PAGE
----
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Paddling an easier stretch of coast from Latheronwheel


By Ben MacGregor

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OUT AND ABOUT WITH RALPH: Taking it easy with a gentle outing in the sea kayak on a journey that can be idyllic on a calm day

Landing to explore.
Landing to explore.

Sea-kayaking is one of those activities where, once you have the skills and the gear, a whole new world opens up for exploration.

But you do need to invest a certain amount of time in gaining knowledge and experience, as well as money in equipment, before you can safely venture out.

Some folk progress into long expeditions, or paddling hard and fast for hours, maybe seeking out increasingly gnarly conditions. But you do not need to. I enjoy most a gentle paddle along a short stretch of our spectacular coastline, or perhaps a visit to an offshore island on a fine day.

Sometimes I do join a group paddling hard on a long trip, but I much prefer to potter along, in and out of the caves, geos and skerries and landing to explore the rocky bays under the cliffs.

The coast between Latheronwheel and Dunbeath is a favourite of many. It’s ideal for a fine, calm day, there are lots of caves, stacks and arches to explore with several fascinating bays to visit which are very difficult to reach otherwise.

All the cliff-nesting birds will be seen and heard, there’s a puffin colony or two, there will always be seals raising their heads out of the water and very likely otters. It is certainly not a stretch of coast to race along and back without hardly stopping.

With an experienced leader, this is an ideal trip to inspire beginners, especially if a shuttle has been arranged to take paddlers back to the start. Indeed this was one of the first sea trips I made on my own.

When the wind and waves pick up this is not, though, an easy bit of coast. There are exposed stretches under high cliffs and a breaking swell makes it impossible to get in close to explore. I came here last year on a training course, it was grey and blowing force five with snow showers and that friendliness you find on a calm day in the sunshine was entirely absent!

The long stony bay east of Latheron.
The long stony bay east of Latheron.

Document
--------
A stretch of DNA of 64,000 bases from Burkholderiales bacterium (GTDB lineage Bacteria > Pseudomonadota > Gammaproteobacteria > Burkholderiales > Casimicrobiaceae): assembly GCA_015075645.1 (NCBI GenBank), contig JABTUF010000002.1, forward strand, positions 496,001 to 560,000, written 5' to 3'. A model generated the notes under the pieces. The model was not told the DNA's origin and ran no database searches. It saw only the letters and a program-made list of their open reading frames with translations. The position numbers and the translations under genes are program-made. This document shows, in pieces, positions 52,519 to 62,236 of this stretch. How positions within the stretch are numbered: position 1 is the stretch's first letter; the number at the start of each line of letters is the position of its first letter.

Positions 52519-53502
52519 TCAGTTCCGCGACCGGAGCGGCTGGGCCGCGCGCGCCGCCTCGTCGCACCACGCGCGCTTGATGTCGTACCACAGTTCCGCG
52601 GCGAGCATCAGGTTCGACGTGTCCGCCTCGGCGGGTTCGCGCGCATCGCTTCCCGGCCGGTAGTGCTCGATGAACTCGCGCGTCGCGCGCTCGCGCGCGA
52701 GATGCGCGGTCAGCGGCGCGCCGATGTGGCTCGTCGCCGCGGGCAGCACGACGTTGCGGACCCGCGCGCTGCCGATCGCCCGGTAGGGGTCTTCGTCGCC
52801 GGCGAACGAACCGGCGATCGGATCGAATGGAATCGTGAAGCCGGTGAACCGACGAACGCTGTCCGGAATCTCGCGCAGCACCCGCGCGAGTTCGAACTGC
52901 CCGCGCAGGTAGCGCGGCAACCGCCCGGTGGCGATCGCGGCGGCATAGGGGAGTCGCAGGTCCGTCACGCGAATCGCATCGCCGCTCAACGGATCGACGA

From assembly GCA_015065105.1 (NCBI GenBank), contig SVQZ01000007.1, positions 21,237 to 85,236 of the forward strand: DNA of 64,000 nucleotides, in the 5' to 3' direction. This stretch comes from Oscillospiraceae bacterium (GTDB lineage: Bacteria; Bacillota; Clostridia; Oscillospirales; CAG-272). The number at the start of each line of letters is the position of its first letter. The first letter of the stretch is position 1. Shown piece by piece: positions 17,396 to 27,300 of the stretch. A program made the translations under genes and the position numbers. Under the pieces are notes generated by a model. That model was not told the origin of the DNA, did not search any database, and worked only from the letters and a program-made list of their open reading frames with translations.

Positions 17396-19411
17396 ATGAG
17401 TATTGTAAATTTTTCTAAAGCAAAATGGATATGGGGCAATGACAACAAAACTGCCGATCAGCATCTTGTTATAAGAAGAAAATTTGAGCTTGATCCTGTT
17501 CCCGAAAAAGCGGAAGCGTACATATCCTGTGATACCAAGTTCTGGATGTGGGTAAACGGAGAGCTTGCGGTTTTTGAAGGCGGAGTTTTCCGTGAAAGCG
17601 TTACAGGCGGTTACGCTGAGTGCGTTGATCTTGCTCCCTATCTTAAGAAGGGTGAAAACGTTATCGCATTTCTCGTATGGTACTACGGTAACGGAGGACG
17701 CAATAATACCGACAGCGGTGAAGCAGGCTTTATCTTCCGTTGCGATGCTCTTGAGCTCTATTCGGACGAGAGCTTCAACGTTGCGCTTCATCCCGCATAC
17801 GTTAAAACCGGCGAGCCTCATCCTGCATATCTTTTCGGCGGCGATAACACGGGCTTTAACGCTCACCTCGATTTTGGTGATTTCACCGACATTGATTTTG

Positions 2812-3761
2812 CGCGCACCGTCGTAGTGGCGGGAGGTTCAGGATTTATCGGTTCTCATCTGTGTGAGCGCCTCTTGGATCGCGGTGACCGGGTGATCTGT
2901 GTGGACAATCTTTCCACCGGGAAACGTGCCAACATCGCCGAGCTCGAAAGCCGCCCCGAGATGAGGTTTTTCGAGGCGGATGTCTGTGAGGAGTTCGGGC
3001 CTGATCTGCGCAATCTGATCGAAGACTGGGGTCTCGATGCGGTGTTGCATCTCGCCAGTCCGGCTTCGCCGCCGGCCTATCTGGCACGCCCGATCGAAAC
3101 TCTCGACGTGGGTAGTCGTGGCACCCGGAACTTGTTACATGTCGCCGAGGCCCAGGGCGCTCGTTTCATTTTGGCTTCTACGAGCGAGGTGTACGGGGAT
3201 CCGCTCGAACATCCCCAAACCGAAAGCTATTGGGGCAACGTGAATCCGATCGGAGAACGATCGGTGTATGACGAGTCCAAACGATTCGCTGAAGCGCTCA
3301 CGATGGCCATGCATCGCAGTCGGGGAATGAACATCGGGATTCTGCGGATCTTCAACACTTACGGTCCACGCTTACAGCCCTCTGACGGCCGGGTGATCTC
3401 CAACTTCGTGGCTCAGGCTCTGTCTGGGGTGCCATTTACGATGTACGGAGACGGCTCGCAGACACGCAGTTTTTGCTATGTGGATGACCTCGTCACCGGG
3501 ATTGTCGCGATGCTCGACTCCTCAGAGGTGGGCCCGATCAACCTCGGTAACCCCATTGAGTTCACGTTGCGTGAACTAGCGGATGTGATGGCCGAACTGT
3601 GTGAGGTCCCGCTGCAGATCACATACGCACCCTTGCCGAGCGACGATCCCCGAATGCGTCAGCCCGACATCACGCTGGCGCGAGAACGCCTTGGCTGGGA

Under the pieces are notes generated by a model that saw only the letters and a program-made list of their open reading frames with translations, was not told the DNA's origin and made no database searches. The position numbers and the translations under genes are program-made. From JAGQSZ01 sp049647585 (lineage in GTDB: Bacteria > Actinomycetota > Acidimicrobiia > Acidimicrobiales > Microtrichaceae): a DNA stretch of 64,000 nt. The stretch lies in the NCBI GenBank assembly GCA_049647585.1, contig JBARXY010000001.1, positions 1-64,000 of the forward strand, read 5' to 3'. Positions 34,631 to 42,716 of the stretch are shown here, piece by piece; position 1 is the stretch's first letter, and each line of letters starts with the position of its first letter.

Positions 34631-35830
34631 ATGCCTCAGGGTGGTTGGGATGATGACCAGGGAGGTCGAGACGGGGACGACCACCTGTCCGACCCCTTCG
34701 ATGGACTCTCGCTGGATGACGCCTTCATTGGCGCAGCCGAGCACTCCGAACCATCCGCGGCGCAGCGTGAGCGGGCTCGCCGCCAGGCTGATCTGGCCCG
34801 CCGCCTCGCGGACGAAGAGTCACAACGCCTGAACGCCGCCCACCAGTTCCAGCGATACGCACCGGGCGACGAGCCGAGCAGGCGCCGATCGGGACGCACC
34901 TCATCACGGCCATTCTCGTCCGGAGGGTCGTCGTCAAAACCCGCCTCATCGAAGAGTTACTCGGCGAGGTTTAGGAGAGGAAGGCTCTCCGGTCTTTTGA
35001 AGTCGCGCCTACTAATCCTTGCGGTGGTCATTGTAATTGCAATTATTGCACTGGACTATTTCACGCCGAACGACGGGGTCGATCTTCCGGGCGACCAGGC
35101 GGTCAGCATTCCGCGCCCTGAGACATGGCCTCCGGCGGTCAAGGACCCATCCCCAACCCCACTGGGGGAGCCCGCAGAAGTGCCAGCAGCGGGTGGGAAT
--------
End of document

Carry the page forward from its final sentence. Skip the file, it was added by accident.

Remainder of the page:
Recovering from some bug and feeling a bit slow, I thought this trip would be about right. However, at Dunbeath the sea was quite choppy with a significant swell, there would be no possibility of landing or exploring close in. So I returned to Latheronwheel for an even easier stretch of coast to the east.

From Latheronwheel to Lybster is another relatively easy trip but the last stretch under the cliffs to Lybster is often exposed and rough. If you just go as far as Forse it’s easier, there are many stony beaches where you can land to explore and only a few exposed bits.

The day was grey and cold with light easterly winds. I’d just potter along and see how far I got.

The harbour slip gives for relatively easy launching and landing, though you’ll likely be watched and approached by the NC500 tourists. Show off with a practice roll in the harbour, if you are brave (I’m not).

Small waves breaking onto the rocks and stones meant care was needed in choosing landing spots – the first beach where I managed to get in was just east of Latheron. Most of these places can be reached from land, but it’s much easier (and more fun) to come in from the sea.

The grassy slopes above the stones were spangled yellow with spring primroses while a bright clump of yellow daffodils beckoned further along. On a tiny sign made from a piece of driftwood is enscribed: "Mary Shearer, 1.7.15". I hope whoever planted the bulbs comes to see the flowers at their best.

Memorial daffodils near Latheron.
Memorial daffodils near Latheron.

Driftwood and even drift plastic, if not in too great quantities, always adds interest to these remoter bays and provides habitats for all kinds of creatures. Don’t clean it all away! I found a length of good rope and stowed it in the hatch to take to the log cabin.

A lone walker on the John O'Groats Trail and a small creel boat from Lybster watched as I carried on through breaking waves between skerries and cliffs to the next bay, and on to the next, before rounding the point under a small cliff of guillemots and crying kittiwakes.

Here now was the big semi-circular bay under the old Forse Castle, a sheltered landing was easy, a good spot to stop for lunch.

That would be far enough for today, the wind was picking up as forecast but would be behind me for the paddle back to Latheronwheel. Stopping, of course, on a beach or two on the way.


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